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Face and mouth exercises for Newborn Babies

Some babies have problems with the muscles' that control and co-ordinate sucking and swallowing. This may be because they were born premature or have been unwell and frail. Some babies may have a smaller lower jaw that makes lip closure harder. Some babies have respiratory problems that make coordinating breathing and feeding difficult. The following brochure includes some practical hints they can help parents and carers who have a baby who is slow to establish breast or bottle feeds due to a weak sucking action or poor oral control. Babies mainly breathe through their nose for the first six months of life. Each baby needs individual assessment to ensure that the appropriate exercises and advice is gained. This information is meant as a guide only. Should your baby still have difficulty feeding, then reassessment is vital. Contact your physiotherapist, speech pathologist, lactation consultant or midwife/ community nurse.

STIMULATION FOR THE MOUTH AND FACE OF BABIES

S T IM U L AT IO N F O R T H E MO U T H A N D FACE O F BA B I E S
948 Logan Rd Holland Park QLD 4121 Phone: 07 3324 2490 Fax: 07 3324 1022 E-mail : reception@movementsolutions.com.au

Tel: 07 3324 2490

4. Gently brush the centre of your baby s lip from the gum to the bottom of the lip.

Mouth and facial stimulation

5. Stroke both sides of your baby s throat with your thumb and index finger from the chin down to the collar bone.

If a baby is unsupported/ unstable it finds it hard to use its jaw, cheek and mouth muscles to suck and swallow.

Activities to promote a stable posture and independent head and eye movements are important. Tummy time: supervised time spent on their stomach when awake whether on a mat or on your stomach facing you encourages head clearance and prepares your baby for managing different textures and tastes. Nappy change activities: Talk to your baby and establish eye contact.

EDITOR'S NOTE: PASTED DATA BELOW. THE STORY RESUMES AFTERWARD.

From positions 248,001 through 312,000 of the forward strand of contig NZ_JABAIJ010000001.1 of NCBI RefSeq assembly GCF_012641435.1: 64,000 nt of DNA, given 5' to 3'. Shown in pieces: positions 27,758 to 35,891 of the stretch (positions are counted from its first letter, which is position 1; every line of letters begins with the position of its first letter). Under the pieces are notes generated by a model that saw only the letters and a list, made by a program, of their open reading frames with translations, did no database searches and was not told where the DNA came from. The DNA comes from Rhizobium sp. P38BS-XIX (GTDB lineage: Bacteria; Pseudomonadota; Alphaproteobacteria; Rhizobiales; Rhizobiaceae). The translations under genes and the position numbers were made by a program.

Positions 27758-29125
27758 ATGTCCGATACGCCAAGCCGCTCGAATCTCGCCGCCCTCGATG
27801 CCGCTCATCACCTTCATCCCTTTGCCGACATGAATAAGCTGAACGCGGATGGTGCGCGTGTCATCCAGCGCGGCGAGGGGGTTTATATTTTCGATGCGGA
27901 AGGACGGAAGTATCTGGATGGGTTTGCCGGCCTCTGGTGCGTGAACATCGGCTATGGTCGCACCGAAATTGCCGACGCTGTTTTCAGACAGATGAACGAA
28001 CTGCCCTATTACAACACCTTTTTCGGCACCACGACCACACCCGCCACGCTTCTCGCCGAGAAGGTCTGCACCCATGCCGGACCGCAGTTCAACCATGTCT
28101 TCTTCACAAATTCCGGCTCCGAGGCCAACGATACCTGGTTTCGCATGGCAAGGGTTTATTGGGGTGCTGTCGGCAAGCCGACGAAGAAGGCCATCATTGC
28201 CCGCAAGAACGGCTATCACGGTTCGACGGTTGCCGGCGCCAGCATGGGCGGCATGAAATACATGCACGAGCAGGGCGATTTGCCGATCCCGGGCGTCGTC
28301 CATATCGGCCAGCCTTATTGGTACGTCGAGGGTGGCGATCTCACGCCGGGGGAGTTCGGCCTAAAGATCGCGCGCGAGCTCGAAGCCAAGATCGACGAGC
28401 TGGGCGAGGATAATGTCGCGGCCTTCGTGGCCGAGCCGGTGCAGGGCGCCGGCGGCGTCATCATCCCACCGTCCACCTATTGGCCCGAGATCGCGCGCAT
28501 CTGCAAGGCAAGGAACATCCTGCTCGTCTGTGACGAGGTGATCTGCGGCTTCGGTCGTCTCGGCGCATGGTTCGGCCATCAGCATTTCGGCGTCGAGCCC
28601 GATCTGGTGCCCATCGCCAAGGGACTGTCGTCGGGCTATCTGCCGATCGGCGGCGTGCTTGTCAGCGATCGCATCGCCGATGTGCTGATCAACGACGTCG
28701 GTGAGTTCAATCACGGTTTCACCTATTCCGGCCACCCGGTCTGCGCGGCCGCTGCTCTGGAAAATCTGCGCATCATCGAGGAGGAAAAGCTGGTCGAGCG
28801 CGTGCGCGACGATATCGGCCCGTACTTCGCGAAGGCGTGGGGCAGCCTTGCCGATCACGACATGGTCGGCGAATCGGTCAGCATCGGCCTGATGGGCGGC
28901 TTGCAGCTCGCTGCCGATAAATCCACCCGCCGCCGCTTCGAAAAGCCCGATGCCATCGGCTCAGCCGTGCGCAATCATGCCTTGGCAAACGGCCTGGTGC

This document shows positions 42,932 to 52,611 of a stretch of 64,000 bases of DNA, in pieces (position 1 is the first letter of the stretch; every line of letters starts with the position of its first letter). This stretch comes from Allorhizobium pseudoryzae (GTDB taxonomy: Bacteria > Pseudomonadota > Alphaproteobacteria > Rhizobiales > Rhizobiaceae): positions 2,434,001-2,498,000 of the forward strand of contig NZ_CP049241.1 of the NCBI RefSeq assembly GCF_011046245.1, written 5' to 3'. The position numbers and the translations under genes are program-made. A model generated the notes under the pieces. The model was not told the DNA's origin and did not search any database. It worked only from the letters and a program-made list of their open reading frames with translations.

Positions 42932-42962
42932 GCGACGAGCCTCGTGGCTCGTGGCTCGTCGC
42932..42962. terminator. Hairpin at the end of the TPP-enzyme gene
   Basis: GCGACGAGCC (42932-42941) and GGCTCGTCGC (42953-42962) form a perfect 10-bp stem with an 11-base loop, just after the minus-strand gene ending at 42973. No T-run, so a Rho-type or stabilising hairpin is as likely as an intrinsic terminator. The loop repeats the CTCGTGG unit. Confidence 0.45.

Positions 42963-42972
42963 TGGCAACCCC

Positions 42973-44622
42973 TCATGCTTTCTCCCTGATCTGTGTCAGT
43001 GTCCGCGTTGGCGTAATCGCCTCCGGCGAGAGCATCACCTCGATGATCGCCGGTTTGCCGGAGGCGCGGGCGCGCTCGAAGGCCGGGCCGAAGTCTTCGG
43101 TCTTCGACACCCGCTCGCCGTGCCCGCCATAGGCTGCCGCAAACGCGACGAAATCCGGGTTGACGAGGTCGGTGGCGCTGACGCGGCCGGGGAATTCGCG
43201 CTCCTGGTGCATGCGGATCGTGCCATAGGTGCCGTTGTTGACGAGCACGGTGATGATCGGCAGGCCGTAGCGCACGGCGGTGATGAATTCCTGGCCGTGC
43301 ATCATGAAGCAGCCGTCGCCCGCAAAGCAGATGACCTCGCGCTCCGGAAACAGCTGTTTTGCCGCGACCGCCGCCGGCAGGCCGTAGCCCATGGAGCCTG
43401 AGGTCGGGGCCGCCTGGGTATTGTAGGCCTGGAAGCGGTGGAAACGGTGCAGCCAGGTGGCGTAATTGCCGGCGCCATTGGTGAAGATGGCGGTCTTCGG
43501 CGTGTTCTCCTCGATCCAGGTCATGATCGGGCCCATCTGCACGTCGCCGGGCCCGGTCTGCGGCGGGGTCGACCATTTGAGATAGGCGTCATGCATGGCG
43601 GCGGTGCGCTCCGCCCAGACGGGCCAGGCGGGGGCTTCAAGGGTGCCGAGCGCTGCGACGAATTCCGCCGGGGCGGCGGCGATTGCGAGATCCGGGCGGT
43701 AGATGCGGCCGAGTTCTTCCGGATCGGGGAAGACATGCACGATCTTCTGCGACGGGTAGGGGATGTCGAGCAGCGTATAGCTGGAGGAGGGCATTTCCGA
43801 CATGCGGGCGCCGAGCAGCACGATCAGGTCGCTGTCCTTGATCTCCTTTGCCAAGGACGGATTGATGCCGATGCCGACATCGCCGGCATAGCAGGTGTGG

Make sure your baby is in a well supported propped position: Their head should be in a the middle and their chin can be slightly tucked to their chest. They should not have their neck extended. A good position to carry out the following exercises in, is lying your baby lengthwise along a pillow. Lying your baby on your lap between your knees and facing you is another good position. Exercises should be done for only one minute, just before breast, bottle or nasogastric feeds. Dont overstimulate your baby by doing too many exercises:. 1. Using your index finger, gently circle your baby s lips in either direction . 2. Gently stroke from the corner of the mouth up to the cheekbone each side. 3. Insert your index finger into your babys mouth between the gum and cheek, gently stretch the cheek out with your finger for 3-5 seconds. 6.Using your little finger encourage baby to suck by gradually advancing your finger towards the middle of their tongue. Make sure that your baby s tongue is under your finger and not rolled up.

With nappy off, bring arms together to cuddle themselves like a bear hug. Allow baby to feel their own hands. Encourage baby to take their hands to mouth. Stroke across babys tummy under their belly button with firm diagonal strokes. When they start interacting replace these activities with tummy tickling, blowing raspberries and feet play. Curl their legs up with knees together and hold for lower body cuddle. Encourage knees together and rock them side to side to help body rotation. Ensure your baby turns their head equally to both sides.

7. When a baby is being naso-gastrically fed, offer a dummy or your little finger. This improves your baby s awareness that sucking is linked with a full tummy. It also improves absorption of milk from the gut and matures the sucking reflex. Being still: A stable still body allows for increased control around the mouth. When your baby has a stable posture and is well supported, their jaw and neck muscles can best work for feeding.